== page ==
More Americans die from lung cancer than any other type of cancer, according to the U.S. Centers for Disease Control and Prevention. Last year, an estimated 160,000 died from the disease.
While research has shown that chest screenings can identify lung cancer and reduce death rates, high error rates and limited access to these screenings mean the disease is usually detected at advanced stages when it’s harder to treat. But artificial intelligence could change that.
A new study by Northwestern University and Google found a specific form of artificial intelligence that teaches computers to learn by example, called deep learning, was able to detect lung cancer on chest scans as well as or better than radiologists.
“(Artificial intelligence) in 3D can be much more sensitive in its ability to detect early lung cancer than the human eye looking at 2-D images,” said study co-author Dr. Mozziyar Etemadi in a statement. Etemadi is a research assistant professor of anesthesiology and engineering at Northwestern University Feinberg School of Medicine and McCormick School of Engineering, respectively.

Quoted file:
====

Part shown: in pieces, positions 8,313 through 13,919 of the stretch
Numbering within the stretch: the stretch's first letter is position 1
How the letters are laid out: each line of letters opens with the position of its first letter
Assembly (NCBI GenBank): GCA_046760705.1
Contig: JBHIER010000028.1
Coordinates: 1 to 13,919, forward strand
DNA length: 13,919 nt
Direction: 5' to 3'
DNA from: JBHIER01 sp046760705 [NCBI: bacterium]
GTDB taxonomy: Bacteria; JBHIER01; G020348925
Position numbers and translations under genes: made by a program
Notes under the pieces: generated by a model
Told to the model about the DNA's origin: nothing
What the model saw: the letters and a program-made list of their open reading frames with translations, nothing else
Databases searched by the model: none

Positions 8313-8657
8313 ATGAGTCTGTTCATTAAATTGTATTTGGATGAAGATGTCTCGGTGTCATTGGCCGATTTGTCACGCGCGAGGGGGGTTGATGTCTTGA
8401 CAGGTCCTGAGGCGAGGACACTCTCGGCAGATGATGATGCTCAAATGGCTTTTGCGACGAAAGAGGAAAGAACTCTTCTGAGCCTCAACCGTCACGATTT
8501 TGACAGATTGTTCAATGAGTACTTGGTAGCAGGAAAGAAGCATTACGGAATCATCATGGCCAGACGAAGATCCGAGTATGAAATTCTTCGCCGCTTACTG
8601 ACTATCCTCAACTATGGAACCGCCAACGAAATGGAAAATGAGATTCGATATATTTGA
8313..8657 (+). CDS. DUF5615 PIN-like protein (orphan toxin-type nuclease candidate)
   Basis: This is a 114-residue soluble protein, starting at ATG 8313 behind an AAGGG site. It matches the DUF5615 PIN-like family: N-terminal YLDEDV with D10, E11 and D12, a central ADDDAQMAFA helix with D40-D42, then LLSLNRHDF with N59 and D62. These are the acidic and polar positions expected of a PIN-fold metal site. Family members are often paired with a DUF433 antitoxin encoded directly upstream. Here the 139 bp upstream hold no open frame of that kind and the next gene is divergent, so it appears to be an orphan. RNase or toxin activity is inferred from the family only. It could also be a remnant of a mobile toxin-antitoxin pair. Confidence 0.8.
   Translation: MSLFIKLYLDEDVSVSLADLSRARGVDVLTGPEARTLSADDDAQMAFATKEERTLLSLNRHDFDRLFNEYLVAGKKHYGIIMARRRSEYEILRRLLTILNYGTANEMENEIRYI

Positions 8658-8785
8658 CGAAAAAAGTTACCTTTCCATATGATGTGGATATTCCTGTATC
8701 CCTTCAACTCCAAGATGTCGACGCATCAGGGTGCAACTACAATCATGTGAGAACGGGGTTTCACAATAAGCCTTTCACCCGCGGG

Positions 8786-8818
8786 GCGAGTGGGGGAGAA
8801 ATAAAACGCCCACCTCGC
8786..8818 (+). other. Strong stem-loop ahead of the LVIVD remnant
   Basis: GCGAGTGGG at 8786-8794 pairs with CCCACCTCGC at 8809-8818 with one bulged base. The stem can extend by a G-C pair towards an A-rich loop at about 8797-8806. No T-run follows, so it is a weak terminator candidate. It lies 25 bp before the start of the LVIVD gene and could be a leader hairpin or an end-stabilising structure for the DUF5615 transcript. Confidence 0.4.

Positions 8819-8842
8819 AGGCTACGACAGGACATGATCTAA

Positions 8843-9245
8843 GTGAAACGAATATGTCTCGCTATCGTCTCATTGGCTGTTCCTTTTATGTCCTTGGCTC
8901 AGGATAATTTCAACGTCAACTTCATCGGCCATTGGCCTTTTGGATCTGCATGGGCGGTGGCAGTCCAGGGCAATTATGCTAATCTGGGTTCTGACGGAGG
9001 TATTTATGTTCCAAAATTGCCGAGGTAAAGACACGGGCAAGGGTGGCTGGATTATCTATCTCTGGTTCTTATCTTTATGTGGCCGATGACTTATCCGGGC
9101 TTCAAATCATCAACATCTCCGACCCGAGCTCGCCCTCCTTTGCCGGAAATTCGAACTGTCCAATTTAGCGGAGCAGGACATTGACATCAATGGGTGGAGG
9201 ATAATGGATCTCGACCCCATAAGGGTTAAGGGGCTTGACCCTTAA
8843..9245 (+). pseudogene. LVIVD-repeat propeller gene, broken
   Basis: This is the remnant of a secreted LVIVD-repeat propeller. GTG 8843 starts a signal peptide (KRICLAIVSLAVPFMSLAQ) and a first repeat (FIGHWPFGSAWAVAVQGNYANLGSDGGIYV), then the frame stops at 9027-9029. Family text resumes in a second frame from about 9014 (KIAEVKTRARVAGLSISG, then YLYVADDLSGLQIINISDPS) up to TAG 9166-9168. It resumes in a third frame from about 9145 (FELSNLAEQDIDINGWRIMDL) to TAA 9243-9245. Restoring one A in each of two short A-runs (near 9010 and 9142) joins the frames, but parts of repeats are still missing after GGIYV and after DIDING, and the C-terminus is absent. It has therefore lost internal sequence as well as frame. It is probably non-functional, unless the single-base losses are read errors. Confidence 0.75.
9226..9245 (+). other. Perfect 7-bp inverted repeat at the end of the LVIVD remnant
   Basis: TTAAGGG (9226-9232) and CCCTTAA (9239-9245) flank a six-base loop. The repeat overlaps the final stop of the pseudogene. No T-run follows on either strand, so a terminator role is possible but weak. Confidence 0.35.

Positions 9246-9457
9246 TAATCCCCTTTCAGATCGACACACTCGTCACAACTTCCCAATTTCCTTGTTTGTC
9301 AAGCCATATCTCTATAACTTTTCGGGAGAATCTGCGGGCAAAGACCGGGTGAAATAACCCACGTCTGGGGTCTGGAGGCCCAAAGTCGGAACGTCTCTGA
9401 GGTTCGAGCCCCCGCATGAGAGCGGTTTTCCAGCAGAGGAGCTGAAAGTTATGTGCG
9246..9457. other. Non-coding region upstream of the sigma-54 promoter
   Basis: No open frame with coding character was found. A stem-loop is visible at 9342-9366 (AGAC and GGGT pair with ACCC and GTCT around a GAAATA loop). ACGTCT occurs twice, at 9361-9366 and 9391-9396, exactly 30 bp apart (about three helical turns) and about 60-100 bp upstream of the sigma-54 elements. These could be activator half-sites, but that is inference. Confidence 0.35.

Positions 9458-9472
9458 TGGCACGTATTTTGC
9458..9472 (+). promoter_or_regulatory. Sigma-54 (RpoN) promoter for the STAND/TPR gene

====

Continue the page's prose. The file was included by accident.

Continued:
The deep-learning system analyzed chest computed tomography scans to identify a region of interest and whether that region had a high likelihood of lung cancer. Researchers found the technology outperformed six radiologists as part of a first-time screening – when no previous images are available – and performed just as well as the radiologists when prior imaging was available.
The study also found the technology produced fewer false positives and false negatives, which could lead to fewer unnecessary follow-up procedures and fewer missed tumors if it were used in a clinical setting, according to researchers.
“This area of research is incredibly important, as lung cancer has the highest rate of mortality among all cancers, and there are many challenges in the way of broad adoption of lung cancer screening,” said Shravya Shetty, technical lead at Google, in a statement. “Our work examines ways AI can be used to improve the accuracy and optimize the screening process, in ways that could help with the implementation of screening programs. The results are promising, and we look forward to continuing our work with partners and peers.”
Researchers say the findings need to be clinically validated in large patient populations but that the model could assist in improving the management and outcome of some patients with lung cancer.